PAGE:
I. I NTRODUCTION Channel variability is common to all wireless communications due to factors such as fading, mobility and multiuser interference. One way to combat the detrimental effects of variability is using rate adaptation. The idea is that, based on the measured channel state, the transmitter alters the size of the signal constellation to try to maximize the amount of data transferred without an error. Consequently the channel variability will be experienced at the higher layers in the form of variable data rate, rather than variable error rate. Rate adaptation has been addressed mainly in two different perspectives. The first group (e.g., [1], [2] and [3]) assumes specific channel models and focuses on the design of various adaptive codes based on these models. Channel state information (CSI) is obtained using physical layer symbols called pilots. The second group (e.g., [4], [5], [6] and [7]) proposes rate adaptation algorithms developed based on some practical experience gained in a certain environment and a specific application. The main focus of these papers is to propose modifications to the existing 802.11 MAC layer and present some experimentally demonstrated improvements relative to the predecessors. CSI is acquired based on the packet-level ACK/NACK sequence, available at the link-layer. Our system, described in Section II, combines the ideas of the two groups: Like the latter group, we assume only linklevel CSI in the form of packet ACK/NACKs. On the other hand, like the first group, we assume a certain channel model (Rayleigh fading, first order Markov) and our system finds the optimal constellation size, which maximizes the expected goodput for each packet. For that purpose, our system uses 1 This work was supported by National Science Foundation grant 0237037 and Office of Naval Research grant N00014-07-1-0209.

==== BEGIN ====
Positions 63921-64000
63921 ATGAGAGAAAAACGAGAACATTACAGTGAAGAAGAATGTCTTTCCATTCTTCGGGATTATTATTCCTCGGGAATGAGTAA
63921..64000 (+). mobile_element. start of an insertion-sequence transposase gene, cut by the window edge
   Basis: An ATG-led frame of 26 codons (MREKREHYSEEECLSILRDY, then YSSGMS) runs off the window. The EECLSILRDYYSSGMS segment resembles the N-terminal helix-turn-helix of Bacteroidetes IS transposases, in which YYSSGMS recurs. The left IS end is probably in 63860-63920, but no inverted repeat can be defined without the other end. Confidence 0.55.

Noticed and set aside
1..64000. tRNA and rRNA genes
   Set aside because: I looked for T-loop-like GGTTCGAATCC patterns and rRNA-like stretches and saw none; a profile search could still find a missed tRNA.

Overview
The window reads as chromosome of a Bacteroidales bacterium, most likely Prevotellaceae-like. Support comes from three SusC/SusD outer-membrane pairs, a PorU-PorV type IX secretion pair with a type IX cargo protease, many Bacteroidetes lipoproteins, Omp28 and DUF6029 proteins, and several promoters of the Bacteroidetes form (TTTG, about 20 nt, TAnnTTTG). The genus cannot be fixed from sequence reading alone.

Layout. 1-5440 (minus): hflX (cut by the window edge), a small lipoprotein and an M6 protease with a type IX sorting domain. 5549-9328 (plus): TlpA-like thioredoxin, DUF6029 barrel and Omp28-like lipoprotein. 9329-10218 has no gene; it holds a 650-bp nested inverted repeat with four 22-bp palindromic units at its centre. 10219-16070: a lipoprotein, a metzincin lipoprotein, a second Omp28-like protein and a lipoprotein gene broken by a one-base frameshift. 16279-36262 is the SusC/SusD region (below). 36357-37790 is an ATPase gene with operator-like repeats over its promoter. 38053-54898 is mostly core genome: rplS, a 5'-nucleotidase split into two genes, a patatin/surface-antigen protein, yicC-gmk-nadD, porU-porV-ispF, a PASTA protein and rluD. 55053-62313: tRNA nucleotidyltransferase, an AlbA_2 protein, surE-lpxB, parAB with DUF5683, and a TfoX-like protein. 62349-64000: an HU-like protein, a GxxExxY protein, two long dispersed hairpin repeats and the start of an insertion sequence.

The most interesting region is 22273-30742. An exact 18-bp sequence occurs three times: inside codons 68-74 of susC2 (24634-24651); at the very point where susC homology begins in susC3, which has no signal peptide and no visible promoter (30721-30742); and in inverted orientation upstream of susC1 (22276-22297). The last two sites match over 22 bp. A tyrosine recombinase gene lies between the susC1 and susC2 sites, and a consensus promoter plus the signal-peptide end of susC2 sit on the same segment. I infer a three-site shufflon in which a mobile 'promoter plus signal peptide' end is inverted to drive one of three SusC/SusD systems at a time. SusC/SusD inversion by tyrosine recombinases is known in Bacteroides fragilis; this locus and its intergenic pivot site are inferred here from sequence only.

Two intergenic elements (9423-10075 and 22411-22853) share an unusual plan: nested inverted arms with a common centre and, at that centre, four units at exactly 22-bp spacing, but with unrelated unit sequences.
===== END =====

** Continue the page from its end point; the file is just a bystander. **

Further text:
an algorithm that updates the constellation size iteratively, using the most recent ACK packet. Each iteration involves the numerical evaluation of an integral. To reduce the complexity, we propose a modified algorithm which processes the ACK sequence in batches and hence the integration is needed for groups of ACK packets, instead of every single one. The details of the algorithm can be found in Section III. We evaluate the performance of our system in Section IV. We show that the goodput achieved by our system is within 8% of the highest goodput achievable with full CSI. Moreover, the improvement over the best non-adaptive algorithm can be as high as 30%. This is somewhat surprising due to the fact that the CSI contained in a single acknowledgement, no more than 1 bit per packet, is extremely course. We also analyze the goodput-complexity trade-off as we evaluate the performance of the modified algorithm. Finally, we wrap up with some conclusions and future extensions in Section V. II. P ROBLEM S ETUP γt

data channel estimator

ˆt−d

γˆt

Reverse channel

controller

ˆt

Fig. 1.

mt

Forward channel

encoder

error detector

t

decoder

System Model.

Figure 1 shows the system model. The model assumes that the transmitter can obtain delayed feedback on the reliability of previously transmitted packets and that this feedback can be used to optimize future transmissions. In particular, the transmitter uses the feedback information to predict the future SNR characteristics, from which it adapts the future transmission parameters. In this paper, we focus on the case where feedback comes in the form of binary packet acknowledgments (i.e., ACK/NACKs) and the transmission parameter is (uncoded) constellation size, though our approach could be